Five years after Pizzeria Mozza opened on Highland Avenue and Melrose Boulevard, it's still one of the toughest reservations in town. And while the pace of new pizzeria openings, inspired by Mozza's success, has picked up, no other pizzeria so far has put it all together in such an alluring package.
October 20, 2011
Monday nights at Vincenti, the Brentwood Italian's chef (and now partner) Nicola Mastronardi turns out some terrific pizzas in addition to the regular menu. I remember some of his pies with great fondness. But Mastronardi has branched out to open the smart Pizzeria il Fico on Robertson Boulevard. That's good news for fans who now don't have to wait for Mondays but can slip in at any lunch or dinner for "La Diavola," spiked with spicy housemade pork sausage, or a pizza topped with grilled chopped vegetables.
November 24, 2011
The Strand House in Manhattan Beach commands an enviable position at the edge of the ocean-side town overlooking the pier. No accident, since owner Michael Zislis is already a big presence here with his Shade Hotel and a number of casual restaurants, including Mucho, Brewco and Rock 'n Fish.
June 16, 2011
On an early summer night, I'm enjoying sitting at a sidewalk table taking in the street action in front of the Spice Table, a 3-month-old Vietnamese-Singaporean restaurant in Little Tokyo. People are walking by, rushing past on their way inside or to some other spot in the neighborhood. A breeze ruffles the edge of the paper menu. Downtown's skyscrapers light up the sky. The vibe is relaxed and festive. How can it not be when spice, chile and fish sauce are calling?
October 6, 2011
At L'Epicerie Market in Culver City, the escargots arrive in a small heap on the plate, not served in the usual shells but napped in a silky white wine sauce with ribbons of ham and velvety leaves of sautéed spinach. The dish is escargots in the style of Périgord in southwest France, and the flavors just sing.
September 22, 2011
If you've ever enjoyed a baked potato or an order of French fries, you have Peru to thank. Of course, we all learned in school that the potato came from Peru and that people there enjoy a gazillion different varieties. Anything more about Peruvian cuisine, though, and most people would draw a blank.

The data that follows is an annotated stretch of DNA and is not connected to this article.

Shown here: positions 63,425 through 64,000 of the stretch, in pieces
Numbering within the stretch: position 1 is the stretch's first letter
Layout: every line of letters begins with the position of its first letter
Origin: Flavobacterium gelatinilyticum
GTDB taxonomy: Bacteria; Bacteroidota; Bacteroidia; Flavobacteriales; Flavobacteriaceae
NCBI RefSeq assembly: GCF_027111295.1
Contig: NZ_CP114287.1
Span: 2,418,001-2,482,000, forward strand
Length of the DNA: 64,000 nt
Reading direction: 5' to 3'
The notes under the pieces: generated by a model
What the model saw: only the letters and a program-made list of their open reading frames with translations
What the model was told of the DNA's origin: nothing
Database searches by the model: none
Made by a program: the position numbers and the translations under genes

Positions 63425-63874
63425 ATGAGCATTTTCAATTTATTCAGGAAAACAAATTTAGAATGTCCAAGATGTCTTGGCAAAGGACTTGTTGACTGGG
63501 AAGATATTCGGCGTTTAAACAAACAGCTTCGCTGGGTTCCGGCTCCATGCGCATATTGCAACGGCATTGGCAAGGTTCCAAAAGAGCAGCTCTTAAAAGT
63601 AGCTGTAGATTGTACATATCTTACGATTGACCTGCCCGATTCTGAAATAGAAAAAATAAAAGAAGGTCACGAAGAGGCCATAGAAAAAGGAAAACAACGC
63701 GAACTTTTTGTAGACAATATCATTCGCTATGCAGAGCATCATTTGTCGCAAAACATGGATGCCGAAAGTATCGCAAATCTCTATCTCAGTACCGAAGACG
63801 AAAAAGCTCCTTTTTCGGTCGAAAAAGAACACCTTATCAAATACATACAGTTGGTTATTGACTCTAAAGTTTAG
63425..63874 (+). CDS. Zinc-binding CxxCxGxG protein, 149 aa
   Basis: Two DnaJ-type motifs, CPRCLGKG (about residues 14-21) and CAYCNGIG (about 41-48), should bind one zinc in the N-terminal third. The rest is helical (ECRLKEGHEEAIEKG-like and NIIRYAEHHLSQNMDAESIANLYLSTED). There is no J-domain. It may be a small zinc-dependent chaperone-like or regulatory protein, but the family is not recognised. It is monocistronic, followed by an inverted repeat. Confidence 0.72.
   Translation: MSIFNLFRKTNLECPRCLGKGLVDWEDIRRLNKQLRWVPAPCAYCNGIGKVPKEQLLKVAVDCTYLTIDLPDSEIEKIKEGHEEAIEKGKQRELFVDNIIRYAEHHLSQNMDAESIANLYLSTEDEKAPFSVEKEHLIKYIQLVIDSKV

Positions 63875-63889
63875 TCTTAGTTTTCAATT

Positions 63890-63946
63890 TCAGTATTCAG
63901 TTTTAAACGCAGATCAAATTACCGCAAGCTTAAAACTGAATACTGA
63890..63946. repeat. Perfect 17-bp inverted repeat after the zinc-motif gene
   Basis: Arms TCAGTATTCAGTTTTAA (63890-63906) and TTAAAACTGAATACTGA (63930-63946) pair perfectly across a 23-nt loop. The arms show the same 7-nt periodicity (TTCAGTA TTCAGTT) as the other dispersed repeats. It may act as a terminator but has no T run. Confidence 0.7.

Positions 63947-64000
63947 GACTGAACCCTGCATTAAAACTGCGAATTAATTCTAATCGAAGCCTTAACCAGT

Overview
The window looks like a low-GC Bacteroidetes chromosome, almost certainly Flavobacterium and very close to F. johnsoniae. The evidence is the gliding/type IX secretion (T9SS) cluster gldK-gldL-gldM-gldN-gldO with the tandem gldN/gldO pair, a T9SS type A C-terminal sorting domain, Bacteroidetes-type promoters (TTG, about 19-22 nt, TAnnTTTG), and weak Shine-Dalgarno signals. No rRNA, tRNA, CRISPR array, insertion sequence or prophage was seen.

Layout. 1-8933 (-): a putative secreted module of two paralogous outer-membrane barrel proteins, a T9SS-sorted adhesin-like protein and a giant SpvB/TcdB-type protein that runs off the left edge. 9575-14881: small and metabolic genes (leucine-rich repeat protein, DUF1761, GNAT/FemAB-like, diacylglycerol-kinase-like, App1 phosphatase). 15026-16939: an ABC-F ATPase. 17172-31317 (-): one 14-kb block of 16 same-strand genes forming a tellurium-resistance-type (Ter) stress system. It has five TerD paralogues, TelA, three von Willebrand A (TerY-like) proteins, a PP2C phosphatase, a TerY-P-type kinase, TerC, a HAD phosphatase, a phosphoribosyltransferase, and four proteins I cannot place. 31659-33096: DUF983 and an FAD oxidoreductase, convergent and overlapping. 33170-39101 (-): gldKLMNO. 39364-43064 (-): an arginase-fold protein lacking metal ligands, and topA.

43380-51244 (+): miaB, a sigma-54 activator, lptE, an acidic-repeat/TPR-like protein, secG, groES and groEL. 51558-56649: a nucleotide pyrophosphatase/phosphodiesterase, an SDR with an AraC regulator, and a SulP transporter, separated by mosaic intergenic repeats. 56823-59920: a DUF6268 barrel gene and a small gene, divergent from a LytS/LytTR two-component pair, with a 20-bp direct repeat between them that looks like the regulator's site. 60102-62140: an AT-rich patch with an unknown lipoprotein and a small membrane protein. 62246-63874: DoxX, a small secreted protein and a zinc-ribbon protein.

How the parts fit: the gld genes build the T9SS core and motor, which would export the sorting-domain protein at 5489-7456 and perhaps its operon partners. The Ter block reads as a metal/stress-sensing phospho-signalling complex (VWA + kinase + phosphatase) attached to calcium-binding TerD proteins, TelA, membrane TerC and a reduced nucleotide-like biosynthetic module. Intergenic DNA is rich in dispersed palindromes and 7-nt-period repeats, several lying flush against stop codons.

September 8, 2011
In Venice, Italy, friends who've met in the street will go off to drink un ombra, slang for a small glass of wine. That's the name of a new Italian restaurant that opened quietly a few months ago in Studio City. Chef-owner Michael J. Young is crazy enough about wine that he's taken courses at UCLA to learn more about it. He also picked up a lot about Italian wine working as sous chef under Angelo Auriana at Valentino way back when and with Celestino Drago at Drago Santa Monica. He also worked in Parma, Italy, at one point, which must be where he picked up his pasta-making skills.
August 11, 2011
Beneath an old diving helmet straight out of Jules Verne, a couple seated at a corner of the raw bar feed each other oysters, clams, bites of lobster. They eat slowly, luxuriously, between sips of wine. He whispers in her ear. She laughs and pops a shrimp in her mouth. Behind the bar, a cook deftly shucks oysters, tucks a little more ice around a lipstick-red lobster and slides a plate of peel 'n' eat shrimp over to a guy at the other end of the bar.
June 30, 2011
The Test Kitchen — that temporary restaurant with a rotating roster of chefs — is no more, but in its place we get Sotto, a new Italian restaurant from Steve Samson and partner Zach Pollack. And it's ample compensation. The name means "under" or "beneath," and that's literally where it is, down a few steps from Pico Boulevard, in the Pico-Robertson neighborhood, beneath Ricardo Zarate's even newer Picca.
May 26, 2011
On the plate, a wide-eyed Malcolm McDowell stares up at me from beneath his bowler. It's a bit disconcerting to find the violent figure from "A Clockwork Orange" sharing space with seared day-boat scallops at Playa. On another plate, squash blossom tempura is framed by another scene from the brilliant (and creepy) film.
May 5, 2011
It's usually the other way around. A high-end chef goes downscale for his or her flagship restaurant's spinoff. Think bistro, cafe or burger spot. But Sang Yoon, chef-owner of the phenomenally successful Father's Office, forges his own path. He's gone from a modest bar with food to an elegant but still casual Asian restaurant, possibly the most anticipated of the season's openings.
June 9, 2011